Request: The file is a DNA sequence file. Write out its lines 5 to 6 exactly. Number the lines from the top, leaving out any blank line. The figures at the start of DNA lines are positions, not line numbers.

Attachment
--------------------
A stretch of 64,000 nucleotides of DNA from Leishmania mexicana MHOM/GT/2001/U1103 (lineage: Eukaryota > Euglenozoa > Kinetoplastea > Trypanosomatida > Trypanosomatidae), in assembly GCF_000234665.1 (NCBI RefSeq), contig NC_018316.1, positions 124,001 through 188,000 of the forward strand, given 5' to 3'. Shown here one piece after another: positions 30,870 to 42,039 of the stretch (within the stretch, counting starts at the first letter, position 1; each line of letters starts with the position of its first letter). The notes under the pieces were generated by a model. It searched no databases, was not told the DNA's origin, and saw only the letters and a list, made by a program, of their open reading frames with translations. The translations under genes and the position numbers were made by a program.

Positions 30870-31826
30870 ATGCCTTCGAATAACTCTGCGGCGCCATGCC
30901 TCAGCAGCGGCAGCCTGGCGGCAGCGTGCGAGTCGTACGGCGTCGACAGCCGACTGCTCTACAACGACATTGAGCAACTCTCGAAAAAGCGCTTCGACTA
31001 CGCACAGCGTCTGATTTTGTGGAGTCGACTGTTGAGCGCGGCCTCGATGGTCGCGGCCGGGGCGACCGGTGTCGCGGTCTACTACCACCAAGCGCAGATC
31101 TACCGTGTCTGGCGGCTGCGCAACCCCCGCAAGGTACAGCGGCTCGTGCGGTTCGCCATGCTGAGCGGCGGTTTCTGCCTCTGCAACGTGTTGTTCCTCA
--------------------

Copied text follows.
31001 CGCACAGCGTCTGATTTTGTGGAGTCGACTGTTGAGCGCGGCCTCGATGGTCGCGGCCGGGGCGACCGGTGTCGCGGTCTACTACCACCAAGCGCAGATC
31101 TACCGTGTCTGGCGGCTGCGCAACCCCCGCAAGGTACAGCGGCTCGTGCGGTTCGCCATGCTGAGCGGCGGTTTCTGCCTCTGCAACGTGTTGTTCCTCA